The things that activist Democrats hate about Donald Trump are what his voters like about him. The societal change the left wants is what the Trumpers support, and what makes the “American Middle” squeamish. A large portion of the voters who will probably vote to give Democrats a Congressional majority are probably conflicted on the cultural issues that divide us, and will mostly be voting against Donald Trump for poor performance in office, not diametric opposition to his vision. The most offensive issues about Trump, to the left- his cheating and covering up affairs on his wives, his nationalistic view towards immigration, his “traditionalism” on social issues in general- are exactly the kind of things that probably make him safe from removal. Those in the “pink hats” hate him for it, those in the “red hats” love him for it.

Donald Trump is a reflection of the world view in Conservative America, and for that reason, Republicans in Congress won’t turn on him. Obviously things change, and something could change the calculus. That’s unlikely though. As a result, impeachment is really unlikely too.

Sinatra and the Kennedys, Tiger Woods Divorce, and the Trump-Putin Drama

One should not assume another person’s guilt based on indirect evidence, however one should also not neglect behavior that clear-as-day suggests something is happening. Not knowing what Robert Mueller knows, I can’t tell you if Donald Trump knowingly took material support from Russia during the 2016 election. What I do know is that his behavior does not suggest innocence. His behavior suggests that there is more to his relationship with Vladimir Putin than is clear to us.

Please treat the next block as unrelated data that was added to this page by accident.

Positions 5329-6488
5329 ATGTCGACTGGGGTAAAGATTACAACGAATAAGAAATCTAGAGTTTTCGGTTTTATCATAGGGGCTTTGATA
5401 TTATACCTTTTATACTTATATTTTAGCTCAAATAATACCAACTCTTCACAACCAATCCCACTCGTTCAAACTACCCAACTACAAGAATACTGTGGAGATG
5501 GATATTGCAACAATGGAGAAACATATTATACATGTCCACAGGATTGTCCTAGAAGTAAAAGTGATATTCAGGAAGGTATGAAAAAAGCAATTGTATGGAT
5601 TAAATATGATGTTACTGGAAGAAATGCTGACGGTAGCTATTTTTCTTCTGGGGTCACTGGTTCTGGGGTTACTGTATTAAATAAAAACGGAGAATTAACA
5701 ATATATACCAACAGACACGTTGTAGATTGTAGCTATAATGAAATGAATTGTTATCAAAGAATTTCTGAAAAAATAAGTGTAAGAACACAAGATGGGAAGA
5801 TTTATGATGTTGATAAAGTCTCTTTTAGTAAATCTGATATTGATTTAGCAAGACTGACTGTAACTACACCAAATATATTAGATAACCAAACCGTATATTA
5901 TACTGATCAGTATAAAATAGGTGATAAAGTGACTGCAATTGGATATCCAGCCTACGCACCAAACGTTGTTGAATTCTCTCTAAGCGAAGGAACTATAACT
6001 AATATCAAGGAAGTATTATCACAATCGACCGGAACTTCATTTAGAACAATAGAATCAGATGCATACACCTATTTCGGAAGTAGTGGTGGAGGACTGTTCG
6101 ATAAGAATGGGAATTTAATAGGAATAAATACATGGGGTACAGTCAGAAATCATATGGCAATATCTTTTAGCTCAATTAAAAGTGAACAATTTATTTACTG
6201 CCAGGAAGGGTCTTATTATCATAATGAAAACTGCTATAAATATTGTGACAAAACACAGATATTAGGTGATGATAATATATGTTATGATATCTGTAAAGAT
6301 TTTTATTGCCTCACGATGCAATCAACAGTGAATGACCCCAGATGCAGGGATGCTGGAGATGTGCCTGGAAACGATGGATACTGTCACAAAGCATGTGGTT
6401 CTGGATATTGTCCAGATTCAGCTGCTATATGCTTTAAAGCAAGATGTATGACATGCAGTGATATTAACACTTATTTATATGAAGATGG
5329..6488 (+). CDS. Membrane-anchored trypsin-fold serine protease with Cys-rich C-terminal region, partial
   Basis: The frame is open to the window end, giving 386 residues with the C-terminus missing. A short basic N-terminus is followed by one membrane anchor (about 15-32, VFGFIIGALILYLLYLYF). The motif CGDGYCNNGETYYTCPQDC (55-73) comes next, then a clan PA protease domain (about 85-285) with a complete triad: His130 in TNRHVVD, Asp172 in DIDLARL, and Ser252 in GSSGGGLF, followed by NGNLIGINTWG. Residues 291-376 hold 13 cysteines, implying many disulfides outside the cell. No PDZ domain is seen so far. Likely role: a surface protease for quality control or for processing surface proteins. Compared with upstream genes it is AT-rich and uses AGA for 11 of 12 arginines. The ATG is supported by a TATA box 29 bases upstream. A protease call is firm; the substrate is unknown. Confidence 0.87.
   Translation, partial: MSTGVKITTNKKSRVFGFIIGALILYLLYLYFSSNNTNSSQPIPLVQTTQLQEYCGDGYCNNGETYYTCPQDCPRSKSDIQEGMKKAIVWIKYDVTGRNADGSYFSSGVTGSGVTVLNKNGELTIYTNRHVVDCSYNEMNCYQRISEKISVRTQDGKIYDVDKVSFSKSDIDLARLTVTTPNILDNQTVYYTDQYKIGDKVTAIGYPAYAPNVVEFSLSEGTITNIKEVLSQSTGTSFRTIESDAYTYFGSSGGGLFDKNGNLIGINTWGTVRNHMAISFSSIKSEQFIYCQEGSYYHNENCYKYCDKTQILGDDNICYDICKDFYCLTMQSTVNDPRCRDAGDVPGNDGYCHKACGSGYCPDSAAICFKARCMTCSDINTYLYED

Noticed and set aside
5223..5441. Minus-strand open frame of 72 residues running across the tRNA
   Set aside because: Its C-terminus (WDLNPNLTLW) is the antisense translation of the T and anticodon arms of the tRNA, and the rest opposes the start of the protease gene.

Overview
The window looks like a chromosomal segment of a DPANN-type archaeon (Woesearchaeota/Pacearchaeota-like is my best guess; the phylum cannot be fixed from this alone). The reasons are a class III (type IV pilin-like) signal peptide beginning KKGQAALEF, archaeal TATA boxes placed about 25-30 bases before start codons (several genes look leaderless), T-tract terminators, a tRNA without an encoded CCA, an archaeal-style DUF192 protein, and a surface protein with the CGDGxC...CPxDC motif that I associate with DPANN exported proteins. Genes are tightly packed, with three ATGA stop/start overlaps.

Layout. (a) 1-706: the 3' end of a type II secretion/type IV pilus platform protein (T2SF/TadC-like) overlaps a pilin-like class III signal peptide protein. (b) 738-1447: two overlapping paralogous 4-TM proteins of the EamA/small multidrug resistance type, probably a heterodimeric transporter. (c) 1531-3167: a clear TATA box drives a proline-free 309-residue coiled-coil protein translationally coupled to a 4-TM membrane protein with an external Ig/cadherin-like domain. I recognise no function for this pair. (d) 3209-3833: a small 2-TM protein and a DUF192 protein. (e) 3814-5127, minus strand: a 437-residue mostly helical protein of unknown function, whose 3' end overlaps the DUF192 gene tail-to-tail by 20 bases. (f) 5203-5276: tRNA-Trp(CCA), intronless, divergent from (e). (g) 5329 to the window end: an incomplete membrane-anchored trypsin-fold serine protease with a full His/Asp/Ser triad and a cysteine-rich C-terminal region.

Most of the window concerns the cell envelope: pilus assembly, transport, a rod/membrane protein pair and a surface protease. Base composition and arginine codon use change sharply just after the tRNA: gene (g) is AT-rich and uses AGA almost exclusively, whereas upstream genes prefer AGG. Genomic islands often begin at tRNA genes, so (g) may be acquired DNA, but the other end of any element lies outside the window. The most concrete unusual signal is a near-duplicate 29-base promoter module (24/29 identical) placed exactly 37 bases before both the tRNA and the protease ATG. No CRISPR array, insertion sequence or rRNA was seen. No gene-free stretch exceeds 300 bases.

We should start by at least acknowledging the possibility that Trump and Putin’s relationship is based on shared values and goals. Putin is the kind of “strong-man” dictator Trump tends to respect. Both men espouse very nationalistic world views and policies. Neither has much use for NATO, the G-7, UN, or any other global-view groups. Both men view the Western order of the world with disdain. That may be all there is to this. Evidence just suggests otherwise.

Trump’s performance in the Helsinki Summit with Putin suggests there is more to it. Given that Russian interference on Trump’s behalf is common knowledge to all who accept it, and that we know with near certainty that Donald Trump has accepted loans from banks with Russian ties, there really shouldn’t be much to hide. Trump’s base has heard this stuff at some point along the line, or just refused to, and they don’t care. Trump’s continual submissive deference to Putin, and his refusal to show his financial statements, suggests more is there than meets the eye.